The traditional model explains that partners in traditionally abusive relationships stay in the relationships because the honeymoon period convinces them that there is no longer a reason to leave. The partners believe the abuse is over. Abusers feel remorse for their outbursts and then return to try to woo their partners back with promises to change. This is what kickstarts the honeymoon phase.
Although partners in relationships with narcissists may also hope that the narcissist will change once the pattern repeats, the narcissistic abuse cycle describes how narcissists entirely flip the script to lock their partners in through other methods that are not present in traditional abusive relationships.
Narcissists and the Games They Play
Narcissists feel victimized by something that their partners have done. They feel they are justified in treating their partners negatively and punishing them or turning elsewhere for narcissistic supply.
The partner, meanwhile, is baffled. The more that the partner asks questions or makes demands to be treated with respect, the more the narcissist feels victimized and wronged.
Eventually, the narcissist will reject the partner. This results in a silent treatment or discard. The narcissist may engage in a smear campaign against the person they abused.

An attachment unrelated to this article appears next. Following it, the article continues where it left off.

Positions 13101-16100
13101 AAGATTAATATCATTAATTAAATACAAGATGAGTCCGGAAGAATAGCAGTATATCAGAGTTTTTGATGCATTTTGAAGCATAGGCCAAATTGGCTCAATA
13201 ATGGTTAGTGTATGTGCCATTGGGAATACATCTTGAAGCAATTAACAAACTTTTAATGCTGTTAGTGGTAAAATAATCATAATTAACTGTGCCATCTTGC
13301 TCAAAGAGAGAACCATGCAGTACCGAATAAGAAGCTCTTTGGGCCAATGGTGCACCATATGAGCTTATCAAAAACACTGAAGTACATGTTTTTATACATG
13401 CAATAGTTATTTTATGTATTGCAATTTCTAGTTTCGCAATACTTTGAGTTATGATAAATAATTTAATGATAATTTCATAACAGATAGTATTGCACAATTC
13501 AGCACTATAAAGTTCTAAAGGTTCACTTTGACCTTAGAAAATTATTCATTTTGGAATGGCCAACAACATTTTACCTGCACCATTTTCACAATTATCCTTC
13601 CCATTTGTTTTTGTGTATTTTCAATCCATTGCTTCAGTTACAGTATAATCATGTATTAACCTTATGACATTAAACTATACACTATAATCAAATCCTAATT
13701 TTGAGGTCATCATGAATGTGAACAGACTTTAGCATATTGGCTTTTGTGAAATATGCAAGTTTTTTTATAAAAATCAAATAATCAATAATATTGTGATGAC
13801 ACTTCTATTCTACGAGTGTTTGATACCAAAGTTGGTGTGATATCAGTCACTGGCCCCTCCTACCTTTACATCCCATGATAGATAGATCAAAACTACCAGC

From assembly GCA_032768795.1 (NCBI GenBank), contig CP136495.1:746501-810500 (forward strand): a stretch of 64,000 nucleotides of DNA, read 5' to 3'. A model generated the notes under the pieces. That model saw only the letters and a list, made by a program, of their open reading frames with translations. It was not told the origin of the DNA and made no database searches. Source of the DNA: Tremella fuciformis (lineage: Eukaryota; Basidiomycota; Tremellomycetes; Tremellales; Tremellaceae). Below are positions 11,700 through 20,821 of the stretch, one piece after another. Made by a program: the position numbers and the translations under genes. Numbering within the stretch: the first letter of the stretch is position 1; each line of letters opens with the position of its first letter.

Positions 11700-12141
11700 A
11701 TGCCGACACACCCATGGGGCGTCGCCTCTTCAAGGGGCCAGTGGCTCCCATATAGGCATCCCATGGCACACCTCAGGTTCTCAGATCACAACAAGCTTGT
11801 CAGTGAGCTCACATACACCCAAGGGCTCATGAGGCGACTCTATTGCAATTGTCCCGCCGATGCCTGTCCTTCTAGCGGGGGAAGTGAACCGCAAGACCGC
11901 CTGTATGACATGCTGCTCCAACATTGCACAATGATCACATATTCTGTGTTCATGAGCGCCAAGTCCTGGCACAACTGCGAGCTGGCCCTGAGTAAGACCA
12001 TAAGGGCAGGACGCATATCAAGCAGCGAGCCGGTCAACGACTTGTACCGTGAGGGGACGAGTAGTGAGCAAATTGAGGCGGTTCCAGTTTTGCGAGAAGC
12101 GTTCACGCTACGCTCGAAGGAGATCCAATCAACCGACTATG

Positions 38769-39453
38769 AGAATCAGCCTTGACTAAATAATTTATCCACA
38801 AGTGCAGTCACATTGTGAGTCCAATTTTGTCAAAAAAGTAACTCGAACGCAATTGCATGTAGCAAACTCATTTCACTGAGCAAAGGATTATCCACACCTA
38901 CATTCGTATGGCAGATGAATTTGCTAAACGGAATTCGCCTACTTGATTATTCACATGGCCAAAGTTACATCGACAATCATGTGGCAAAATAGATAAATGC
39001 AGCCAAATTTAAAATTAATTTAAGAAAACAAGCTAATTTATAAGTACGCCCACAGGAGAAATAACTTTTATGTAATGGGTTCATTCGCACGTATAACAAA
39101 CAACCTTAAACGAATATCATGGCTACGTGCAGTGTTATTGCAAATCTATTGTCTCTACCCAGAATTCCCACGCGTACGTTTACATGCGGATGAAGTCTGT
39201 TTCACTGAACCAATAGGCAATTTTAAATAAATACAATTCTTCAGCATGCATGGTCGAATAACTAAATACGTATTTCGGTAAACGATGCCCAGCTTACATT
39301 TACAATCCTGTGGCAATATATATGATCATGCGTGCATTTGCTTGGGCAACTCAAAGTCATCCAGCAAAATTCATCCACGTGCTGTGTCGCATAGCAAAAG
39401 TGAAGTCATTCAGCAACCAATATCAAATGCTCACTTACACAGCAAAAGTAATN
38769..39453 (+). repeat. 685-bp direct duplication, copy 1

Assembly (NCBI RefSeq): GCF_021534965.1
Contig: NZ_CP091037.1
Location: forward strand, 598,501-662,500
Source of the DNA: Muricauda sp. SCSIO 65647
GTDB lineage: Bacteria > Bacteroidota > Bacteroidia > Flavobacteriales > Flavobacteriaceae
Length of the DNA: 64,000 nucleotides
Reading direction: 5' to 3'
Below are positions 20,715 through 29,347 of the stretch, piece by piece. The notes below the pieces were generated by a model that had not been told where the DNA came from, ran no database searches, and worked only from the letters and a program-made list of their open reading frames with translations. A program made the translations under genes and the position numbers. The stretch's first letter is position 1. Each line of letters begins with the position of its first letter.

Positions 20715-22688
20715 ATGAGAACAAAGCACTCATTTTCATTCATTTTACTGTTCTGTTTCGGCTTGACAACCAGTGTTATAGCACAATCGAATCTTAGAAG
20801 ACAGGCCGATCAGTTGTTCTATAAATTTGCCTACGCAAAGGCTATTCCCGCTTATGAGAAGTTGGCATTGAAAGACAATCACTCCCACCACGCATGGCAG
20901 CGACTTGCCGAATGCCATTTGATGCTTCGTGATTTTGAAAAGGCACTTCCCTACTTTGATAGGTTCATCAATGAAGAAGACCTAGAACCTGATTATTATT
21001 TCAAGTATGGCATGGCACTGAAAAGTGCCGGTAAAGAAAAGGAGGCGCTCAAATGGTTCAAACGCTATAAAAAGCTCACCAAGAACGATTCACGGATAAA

This is often not the end of the relationship, however.
Why does the narcissist return? He or she needs attention and the partner may be an easy source of supply. It may stroke the narcissist’s ego that they can get away with treating someone so horribly and then return so easily.
The partner is psychologically bound to the narcissist due to many of the devaluation tactics that have conditioned him or her that what has happened is his or her fault, and the partner will try to appease the narcissist if only “things will go back to the way they used to be.”
This is the opposite of what happens in a traditional model where it is the abuser who feels remorse and attempts to hold the relationship together. Narcissists, in contrast, rarely apologize or feel as if they have done anything wrong.
In the traditional model, Walker notes that the partners often feel resentful about being locked in the relationship by this cycle.
This is not so in narcissistic relationships. Unlike in the traditional cycle of abuse, narcissists are able to hide the fact through this pattern that abuse is even occurring. Narcissists are able to make the partner feel responsible for how the relationship has gone awry.
Because they absorb the narcissist’s version of events, victims of narcissists may often get abuse amnesia and have fewer negative emotions toward their own abuser, a feature orchestrated by the narcissistic abuse that is itself abusive.
NOTE: Apparently, I am not the only one to notice this pattern. I would like to give credit to my friend Hugh for also taking Hammond’s model of narcissistic abuse cycle and applying it to the idealization-devaluation-discard cycle.